BMW’s Black betrayal

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Photo by Maria Geller

Even though he is from a working-class background, there is one thing that my father believes in.

BMW’s are reliable cars. As a result, my mother drove a number of models. My first car was a 1 series, 118i, and my brother bought a 135i the first time he got an opportunity to buy a car. Our dream remains to buy a ‘box-shaped’, 3 series, someday. As a kind of collector’s item.

BMW is a family car. Aunts, uncles and cousins have all driven one. Different models but for sure, we remain convinced that, a Bavarian Motor Works (BMW) is the recommended car. Little doubt, while some models may be expensive, the beauty of a BMW is that it can be driven by even members of the working class. Their engines are so reliable that many people coming from poorer communities can afford to purchase a second-third-and-even-fourth hand one. This is what makes the motor reliable.

Like most German products, some would suggest, it lasts. In post-apartheid South Africa, my family joined more and more members of the Black middle class who have chosen BMW as the way to go. These South Africans, formerly disadvantaged and even some disadvantaged to this day, would come to experience the “Freude am Fahren” or “sheer driving pleasure” that BMW drivers had come to experience in the last 55 years.

The English newspaper, The Guardian, ran a story in 2004, the peak of the growth of the Black middle class in South Africa hitherto, which said that “in the townships they call it Black Man’s Wish” and South Africa’s middle class had grown to be “young, black and driving a BMW.”

The story went on to tell the story of Ms Philiso, 35, who said of the car, when seated in it: “…feels good. It feels right. But I’m still your typical black single mum – who is now driving a BMW.”

Let’s put aside the moral or economic questions for a moment.

What we could maybe well agree upon is that there is probably no better symbol of Black success in the new South Africa than the BMW. It is therefore sad and regrettable that BMW has now chosen to betray its growing Black clientele and seek to protect a franchisee instead.

Recently, it was reported that Schlemmer & Associates, recruitment specialists, sent out a mail to staff indicating a “new spec [sic] from SMG for a Marketing Manager. Ideal candidate youngish white [sic] Male or Female (slightly prefer male).” Note, the specifics, according to Schlemmer, was “from” SMG.

Yet according to the report, Schlemmer himself subsequently denied, to the journalist, that the request came from SMG when questioned about his mail to staff.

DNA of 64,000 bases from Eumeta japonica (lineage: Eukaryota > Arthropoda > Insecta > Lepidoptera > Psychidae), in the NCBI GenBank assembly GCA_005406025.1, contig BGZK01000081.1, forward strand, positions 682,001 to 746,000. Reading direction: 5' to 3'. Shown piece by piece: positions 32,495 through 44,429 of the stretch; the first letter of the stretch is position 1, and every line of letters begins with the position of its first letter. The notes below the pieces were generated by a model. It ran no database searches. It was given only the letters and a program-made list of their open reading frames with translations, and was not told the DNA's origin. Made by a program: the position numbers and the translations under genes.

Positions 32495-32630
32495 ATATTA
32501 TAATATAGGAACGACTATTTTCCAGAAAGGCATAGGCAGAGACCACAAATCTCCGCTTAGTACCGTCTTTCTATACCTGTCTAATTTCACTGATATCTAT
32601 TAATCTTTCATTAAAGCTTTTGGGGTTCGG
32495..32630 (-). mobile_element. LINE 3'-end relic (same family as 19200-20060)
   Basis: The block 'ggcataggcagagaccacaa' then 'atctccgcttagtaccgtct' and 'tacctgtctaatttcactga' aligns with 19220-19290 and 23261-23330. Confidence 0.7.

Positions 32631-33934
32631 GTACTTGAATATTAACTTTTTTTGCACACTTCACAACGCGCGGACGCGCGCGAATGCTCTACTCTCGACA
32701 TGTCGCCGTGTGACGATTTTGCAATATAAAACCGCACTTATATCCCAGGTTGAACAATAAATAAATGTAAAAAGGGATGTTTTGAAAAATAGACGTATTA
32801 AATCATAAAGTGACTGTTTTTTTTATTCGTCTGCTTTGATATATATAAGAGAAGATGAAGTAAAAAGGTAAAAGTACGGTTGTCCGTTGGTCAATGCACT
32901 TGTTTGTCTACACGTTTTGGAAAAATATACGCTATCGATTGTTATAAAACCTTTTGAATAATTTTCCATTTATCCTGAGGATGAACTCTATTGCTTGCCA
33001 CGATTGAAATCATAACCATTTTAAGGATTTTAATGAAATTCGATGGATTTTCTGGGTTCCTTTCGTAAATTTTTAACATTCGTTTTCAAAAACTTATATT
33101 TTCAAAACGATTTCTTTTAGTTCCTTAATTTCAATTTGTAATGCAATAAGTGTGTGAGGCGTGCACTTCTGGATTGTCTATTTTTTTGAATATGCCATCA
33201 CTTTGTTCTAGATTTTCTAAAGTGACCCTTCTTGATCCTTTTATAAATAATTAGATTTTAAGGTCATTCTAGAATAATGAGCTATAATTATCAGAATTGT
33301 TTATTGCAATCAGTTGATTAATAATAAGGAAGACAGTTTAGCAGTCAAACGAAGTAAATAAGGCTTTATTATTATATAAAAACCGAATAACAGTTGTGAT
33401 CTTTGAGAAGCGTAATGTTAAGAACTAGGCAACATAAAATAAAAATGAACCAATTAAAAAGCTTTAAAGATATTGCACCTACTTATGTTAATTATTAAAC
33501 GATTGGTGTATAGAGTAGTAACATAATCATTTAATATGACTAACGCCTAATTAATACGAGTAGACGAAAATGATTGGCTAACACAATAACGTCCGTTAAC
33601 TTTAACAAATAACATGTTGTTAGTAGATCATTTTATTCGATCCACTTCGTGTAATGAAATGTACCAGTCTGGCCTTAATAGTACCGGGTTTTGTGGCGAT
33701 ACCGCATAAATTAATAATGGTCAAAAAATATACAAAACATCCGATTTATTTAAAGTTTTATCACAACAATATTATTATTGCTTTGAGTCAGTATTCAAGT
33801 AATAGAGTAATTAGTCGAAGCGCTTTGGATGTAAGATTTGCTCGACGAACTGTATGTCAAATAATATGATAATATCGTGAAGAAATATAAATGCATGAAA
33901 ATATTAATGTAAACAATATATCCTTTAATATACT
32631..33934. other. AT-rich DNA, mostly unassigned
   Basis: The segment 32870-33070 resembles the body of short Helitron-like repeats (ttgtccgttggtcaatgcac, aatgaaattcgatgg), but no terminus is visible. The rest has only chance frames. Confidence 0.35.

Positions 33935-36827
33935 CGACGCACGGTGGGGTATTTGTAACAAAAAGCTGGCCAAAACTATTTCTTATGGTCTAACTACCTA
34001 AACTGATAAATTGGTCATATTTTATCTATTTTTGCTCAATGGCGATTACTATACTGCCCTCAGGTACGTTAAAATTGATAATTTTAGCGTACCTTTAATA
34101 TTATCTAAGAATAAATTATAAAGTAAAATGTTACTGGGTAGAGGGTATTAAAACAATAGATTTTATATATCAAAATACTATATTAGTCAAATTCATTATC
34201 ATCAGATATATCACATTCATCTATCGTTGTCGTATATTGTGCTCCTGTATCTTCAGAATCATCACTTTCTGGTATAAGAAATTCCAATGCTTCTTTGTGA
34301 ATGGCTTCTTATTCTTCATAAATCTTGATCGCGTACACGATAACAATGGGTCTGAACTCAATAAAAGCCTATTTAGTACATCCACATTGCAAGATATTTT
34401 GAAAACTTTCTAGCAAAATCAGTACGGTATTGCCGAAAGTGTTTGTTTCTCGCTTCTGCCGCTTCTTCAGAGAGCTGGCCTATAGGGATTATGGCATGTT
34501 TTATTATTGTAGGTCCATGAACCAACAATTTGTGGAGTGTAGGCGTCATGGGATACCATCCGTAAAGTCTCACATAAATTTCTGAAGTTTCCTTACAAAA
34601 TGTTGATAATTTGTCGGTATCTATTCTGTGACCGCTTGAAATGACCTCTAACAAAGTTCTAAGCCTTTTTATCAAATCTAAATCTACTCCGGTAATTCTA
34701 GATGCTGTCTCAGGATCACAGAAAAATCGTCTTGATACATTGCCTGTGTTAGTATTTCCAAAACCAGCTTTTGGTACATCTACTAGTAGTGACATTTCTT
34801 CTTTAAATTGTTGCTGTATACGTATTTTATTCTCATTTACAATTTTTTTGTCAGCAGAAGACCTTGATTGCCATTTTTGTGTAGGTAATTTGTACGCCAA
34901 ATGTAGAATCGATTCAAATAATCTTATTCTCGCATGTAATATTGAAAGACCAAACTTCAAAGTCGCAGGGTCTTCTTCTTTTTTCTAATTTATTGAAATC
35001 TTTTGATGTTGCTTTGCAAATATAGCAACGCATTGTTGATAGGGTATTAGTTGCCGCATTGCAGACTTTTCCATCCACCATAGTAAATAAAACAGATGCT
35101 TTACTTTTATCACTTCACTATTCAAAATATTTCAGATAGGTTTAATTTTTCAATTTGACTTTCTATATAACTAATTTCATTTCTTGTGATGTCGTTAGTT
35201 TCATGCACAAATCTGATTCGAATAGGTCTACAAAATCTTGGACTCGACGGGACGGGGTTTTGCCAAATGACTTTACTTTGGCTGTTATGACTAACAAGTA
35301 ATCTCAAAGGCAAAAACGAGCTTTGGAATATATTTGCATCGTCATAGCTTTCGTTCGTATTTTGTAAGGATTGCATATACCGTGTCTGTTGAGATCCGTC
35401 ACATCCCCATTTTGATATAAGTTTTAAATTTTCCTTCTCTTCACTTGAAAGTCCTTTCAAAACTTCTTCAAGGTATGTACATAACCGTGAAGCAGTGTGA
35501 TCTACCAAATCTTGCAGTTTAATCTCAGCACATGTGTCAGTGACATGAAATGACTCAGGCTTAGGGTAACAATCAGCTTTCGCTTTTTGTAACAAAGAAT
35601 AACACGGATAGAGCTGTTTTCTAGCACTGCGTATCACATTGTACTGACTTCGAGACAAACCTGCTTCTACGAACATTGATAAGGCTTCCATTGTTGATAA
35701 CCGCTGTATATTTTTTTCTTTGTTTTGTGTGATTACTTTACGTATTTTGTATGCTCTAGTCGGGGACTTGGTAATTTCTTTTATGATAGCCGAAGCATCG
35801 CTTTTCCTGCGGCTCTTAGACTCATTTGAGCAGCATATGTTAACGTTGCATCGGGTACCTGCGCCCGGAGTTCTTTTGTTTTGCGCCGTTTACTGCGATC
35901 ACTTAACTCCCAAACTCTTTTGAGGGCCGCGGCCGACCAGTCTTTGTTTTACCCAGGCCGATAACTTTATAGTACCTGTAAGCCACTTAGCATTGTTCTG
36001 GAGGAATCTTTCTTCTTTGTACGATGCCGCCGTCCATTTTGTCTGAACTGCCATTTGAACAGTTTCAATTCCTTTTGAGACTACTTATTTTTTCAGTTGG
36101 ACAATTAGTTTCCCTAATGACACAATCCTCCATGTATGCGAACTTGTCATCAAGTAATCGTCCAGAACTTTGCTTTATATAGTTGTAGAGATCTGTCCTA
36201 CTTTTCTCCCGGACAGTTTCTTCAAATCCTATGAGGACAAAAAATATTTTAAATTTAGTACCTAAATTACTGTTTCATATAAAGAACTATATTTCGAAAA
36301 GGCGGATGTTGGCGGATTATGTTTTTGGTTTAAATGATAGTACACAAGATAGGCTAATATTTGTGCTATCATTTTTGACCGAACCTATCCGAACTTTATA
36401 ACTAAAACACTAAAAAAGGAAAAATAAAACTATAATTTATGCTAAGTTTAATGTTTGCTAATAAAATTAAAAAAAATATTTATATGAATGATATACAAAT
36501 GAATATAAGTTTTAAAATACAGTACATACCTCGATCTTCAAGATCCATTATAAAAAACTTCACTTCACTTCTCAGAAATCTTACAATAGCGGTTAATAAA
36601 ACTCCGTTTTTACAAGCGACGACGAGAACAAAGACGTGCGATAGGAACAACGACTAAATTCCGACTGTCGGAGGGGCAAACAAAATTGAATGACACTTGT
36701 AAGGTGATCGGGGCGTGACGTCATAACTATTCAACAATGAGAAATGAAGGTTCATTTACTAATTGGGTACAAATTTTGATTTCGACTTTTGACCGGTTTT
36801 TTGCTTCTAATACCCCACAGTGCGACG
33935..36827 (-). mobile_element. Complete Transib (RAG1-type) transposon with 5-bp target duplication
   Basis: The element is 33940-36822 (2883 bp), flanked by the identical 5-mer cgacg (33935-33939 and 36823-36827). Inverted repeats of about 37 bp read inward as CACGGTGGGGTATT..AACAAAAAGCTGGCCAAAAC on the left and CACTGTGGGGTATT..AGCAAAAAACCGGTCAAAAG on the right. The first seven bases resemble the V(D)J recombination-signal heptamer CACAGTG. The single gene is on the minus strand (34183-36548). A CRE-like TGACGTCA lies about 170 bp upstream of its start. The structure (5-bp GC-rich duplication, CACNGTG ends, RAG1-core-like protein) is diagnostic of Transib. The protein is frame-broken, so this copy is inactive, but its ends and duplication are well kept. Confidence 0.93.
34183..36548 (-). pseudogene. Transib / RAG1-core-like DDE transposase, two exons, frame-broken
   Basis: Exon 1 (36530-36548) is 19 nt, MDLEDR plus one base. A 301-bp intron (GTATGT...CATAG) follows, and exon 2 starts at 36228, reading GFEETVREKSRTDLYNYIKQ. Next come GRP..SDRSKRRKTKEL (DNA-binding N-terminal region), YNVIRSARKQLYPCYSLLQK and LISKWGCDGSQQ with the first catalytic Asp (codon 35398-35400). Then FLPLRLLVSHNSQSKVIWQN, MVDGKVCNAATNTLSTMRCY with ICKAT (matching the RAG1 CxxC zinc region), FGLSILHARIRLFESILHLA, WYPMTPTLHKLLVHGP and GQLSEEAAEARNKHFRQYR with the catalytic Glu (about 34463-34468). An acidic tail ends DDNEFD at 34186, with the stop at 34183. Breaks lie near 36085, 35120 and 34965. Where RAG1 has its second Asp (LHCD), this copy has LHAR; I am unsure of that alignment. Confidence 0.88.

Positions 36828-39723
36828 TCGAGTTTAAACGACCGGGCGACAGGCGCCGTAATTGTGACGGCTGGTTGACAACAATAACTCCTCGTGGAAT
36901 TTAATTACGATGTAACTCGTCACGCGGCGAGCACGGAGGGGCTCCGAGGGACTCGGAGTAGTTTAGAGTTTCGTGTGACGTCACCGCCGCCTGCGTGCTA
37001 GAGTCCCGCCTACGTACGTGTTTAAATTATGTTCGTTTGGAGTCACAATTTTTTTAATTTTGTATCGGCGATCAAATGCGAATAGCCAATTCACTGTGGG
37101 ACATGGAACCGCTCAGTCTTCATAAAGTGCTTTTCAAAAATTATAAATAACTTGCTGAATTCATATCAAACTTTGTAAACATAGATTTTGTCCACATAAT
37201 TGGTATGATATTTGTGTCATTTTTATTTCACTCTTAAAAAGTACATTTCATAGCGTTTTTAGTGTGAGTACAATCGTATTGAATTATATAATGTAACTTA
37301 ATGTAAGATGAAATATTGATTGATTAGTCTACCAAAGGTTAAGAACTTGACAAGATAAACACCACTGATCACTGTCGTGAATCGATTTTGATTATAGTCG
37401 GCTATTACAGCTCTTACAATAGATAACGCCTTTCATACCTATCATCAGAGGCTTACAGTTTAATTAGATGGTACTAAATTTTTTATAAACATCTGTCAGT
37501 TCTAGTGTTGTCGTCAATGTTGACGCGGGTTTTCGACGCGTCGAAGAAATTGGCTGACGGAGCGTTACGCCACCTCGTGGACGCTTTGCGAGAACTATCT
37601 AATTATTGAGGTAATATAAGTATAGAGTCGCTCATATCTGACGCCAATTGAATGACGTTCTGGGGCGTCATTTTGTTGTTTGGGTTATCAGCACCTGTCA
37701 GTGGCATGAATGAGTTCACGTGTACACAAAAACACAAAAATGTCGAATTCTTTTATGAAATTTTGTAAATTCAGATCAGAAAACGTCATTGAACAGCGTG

Pressed on where he would have received the rest of the information for the position, he simply retorted: “that’s my business…” SMG sells brands such as Land Rover, Mini, Toyota, Lexus and BMW.

BMW South Africa does not allow members of the public to post anything on their Facebook page. So, in the comments section of a post of theirs and concerned for their brand, I suggested that “BMW South Africa should revoke and suspend the franchise license of SMG to trade as a BMW dealer in the Western Cape and Gauteng.”

The link to the article was also included. BMW South Africa responded by saying that “the BMW Group South Africa and all its entities – including [their] retail network – embraces diversity in every form, regardless of race, gender orientation or background.

Equal opportunities and inclusion are realities we live by every day, as we create barrier-free conditions for everyone. SMG did not – in any form – instruct the recruitment agency Schlemmer & Associates to appoint a Marketing Manager.

Schlemmer & Associates went about this without the knowledge and authorisation of SMG, as confirmed in writing by Schlemmer & Associates. SMG does not tolerate any form of discrimination, even from its supplier.

SMG has terminated all ties with Schlemmer & Associates, with immediate effect.” The response from SMG, and sadly by extension BMW, was predictable.

Neither SMG nor BMW South Africa indicated what action they would be taking against Schlemmer & Associates for damage caused to each of their brands. If BMW South Africa was committed to fighting racism it would have suspended SMG’s franchise license, conduct an independent investigation together with the Department of Trade, Industry and Competition.

There is just no way that a recruitment company could act out of its own volition. The story does not add up and smells rather of a collusion between Schlemmer & Associates and SMG to do damage control.

Race is a serious matter in South Africa and so is addressing our ugly past through measures such as employment equity. We cannot conclude otherwise than that BMW South Africa is protecting SMG and thus betraying its Black clientele.

Dr Wesley Seale has taught politics at UWC and Rhodes University. He writes in his personal capacity.